There is proof that we humans are capable of realizing the power of peaceful cooperation and partnerships. Not long ago, for example, a team of over 2,000 scientists representing six countries worked to determine the human genome, all 3 billion parts, and then made that data freely available on the Web.

Perhaps one day we will stop slaughtering the fellow creatures on this blue-and-cream jewel that is our world; perhaps we will make friends and share discoveries, meeting whales on the mutual ground (or sea) of respect.

Our survival may depend on it.

*New research is indicating that glial cells may be responsible for imagination, creativity and probably play a role in consciousness. Einstein’s brain had an abundance of these cells, especially in the area responsible for spacial awareness and mathematics. Mice injected with human glial cells became 4x smarter. Glial cells can communicate with each other (via calcium waves) and with neurons, even signalling neurons to fire. Although whales don’t have all the “levels” of a human brain (and so their thought processes are probably distinctly different), whales have a much higher ratio of glial cells to neurons than humans in the neocortex, the area thought to be responsible for intelligence.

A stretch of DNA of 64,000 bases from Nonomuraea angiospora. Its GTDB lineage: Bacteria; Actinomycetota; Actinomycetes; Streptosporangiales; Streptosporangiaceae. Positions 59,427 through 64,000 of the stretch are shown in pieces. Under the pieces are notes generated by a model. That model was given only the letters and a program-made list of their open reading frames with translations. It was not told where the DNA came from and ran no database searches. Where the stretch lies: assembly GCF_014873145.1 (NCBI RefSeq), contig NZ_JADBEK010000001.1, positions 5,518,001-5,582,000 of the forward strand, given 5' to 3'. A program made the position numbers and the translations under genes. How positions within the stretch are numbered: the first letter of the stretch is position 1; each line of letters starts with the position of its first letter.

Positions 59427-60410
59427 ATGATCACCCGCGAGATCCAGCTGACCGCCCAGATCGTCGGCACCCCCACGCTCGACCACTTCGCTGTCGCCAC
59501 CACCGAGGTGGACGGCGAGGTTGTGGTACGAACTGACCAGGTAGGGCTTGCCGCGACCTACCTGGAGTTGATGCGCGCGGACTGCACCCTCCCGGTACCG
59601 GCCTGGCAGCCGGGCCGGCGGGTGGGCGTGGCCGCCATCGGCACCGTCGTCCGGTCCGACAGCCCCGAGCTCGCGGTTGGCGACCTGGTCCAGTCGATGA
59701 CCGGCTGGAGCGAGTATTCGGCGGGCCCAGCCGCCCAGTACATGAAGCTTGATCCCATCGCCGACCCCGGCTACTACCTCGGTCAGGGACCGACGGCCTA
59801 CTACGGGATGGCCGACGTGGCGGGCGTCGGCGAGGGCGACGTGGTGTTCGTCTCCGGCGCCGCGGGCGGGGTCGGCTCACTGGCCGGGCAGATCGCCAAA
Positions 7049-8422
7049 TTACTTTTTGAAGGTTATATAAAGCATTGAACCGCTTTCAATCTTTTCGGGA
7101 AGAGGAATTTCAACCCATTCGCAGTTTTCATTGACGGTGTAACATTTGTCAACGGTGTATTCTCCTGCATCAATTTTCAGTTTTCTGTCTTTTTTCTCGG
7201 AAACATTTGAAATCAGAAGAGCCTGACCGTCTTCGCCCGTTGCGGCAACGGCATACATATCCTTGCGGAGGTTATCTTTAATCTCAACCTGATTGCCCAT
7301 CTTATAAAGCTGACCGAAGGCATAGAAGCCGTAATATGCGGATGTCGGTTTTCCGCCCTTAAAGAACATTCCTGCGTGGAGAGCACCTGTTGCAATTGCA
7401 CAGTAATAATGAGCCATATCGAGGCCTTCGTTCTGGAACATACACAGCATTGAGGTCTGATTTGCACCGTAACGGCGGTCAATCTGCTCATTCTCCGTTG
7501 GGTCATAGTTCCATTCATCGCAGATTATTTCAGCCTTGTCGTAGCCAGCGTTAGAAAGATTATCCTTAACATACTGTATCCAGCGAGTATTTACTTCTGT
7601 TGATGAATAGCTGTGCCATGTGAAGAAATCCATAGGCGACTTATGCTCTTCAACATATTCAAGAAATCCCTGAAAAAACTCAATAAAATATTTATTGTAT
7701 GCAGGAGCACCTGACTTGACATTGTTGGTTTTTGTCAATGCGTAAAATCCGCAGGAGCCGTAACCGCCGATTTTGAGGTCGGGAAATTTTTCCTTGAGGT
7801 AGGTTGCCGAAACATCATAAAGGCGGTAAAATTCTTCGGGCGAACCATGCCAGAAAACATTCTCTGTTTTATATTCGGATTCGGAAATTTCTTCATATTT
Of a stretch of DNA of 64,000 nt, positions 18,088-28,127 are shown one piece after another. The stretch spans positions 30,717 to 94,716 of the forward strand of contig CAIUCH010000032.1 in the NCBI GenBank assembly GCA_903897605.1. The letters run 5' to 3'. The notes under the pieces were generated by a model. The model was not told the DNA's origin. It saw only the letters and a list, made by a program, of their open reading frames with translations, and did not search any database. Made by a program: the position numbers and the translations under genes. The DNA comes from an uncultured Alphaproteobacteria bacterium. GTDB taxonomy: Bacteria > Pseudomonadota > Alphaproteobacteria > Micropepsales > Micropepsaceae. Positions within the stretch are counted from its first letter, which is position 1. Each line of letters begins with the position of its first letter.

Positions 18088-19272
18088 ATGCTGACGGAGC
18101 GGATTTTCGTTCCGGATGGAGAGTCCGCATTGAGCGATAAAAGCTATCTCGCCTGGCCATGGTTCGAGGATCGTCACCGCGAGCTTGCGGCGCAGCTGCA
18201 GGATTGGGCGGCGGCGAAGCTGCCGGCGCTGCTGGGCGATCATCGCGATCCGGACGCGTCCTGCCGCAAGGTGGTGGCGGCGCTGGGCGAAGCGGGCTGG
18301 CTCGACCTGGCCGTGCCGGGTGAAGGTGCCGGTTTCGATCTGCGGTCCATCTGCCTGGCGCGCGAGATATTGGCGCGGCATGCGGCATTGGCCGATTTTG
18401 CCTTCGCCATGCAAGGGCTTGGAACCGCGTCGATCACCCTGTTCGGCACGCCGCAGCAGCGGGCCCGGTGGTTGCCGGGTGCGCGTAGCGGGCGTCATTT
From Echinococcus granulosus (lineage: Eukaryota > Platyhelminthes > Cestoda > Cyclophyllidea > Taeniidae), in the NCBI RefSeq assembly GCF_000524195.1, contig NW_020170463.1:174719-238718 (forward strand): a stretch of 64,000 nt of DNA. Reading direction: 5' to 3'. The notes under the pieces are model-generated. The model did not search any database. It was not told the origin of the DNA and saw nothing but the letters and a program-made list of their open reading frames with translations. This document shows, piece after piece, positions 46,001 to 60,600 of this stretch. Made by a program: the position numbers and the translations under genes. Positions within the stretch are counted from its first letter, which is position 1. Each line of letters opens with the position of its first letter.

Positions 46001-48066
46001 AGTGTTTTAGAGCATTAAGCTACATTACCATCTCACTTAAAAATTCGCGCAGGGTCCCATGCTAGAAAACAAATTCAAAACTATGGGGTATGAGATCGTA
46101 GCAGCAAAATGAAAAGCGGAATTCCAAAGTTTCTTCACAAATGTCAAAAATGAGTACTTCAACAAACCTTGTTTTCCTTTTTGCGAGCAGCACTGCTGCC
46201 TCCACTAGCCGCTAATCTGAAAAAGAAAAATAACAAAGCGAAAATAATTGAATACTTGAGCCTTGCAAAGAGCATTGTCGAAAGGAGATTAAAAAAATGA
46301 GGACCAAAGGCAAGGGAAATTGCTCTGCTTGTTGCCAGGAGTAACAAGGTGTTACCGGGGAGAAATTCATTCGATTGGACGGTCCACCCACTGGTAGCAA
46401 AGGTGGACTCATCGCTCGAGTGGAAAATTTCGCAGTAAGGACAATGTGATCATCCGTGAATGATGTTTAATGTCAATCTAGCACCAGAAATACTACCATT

T.K. Thorne’s childhood passion for storytelling deepened when she became a police officer in Birmingham, Alabama.  “It was a crash course in life and what motivated and mattered to people.” In her newest novel, HOUSE OF ROSE, murder and mayhem mix with a little magic when a police officer discovers she’s a witch.

Both her award-winning debut historical novels, NOAH’S WIFE and ANGELS AT THE GATE, tell the stories of unknown women in famous biblical tales—the wife of Noah and the wife of Lot. Her first non-fiction book, LAST CHANCE FOR JUSTICE, the inside story of the investigation and trials of the 1963 Birmingham church bombing, was featured on the New York Post’s “Books You Should Be Reading” list.

T.K. loves traveling and speaking about her books and life lessons. She writes at her mountaintop home near Birmingham, often with a dog and a cat vying for her lap.

More info at TKThorne.com. Join her private newsletter email list and receive a two free short stories at “TK’s Korner.”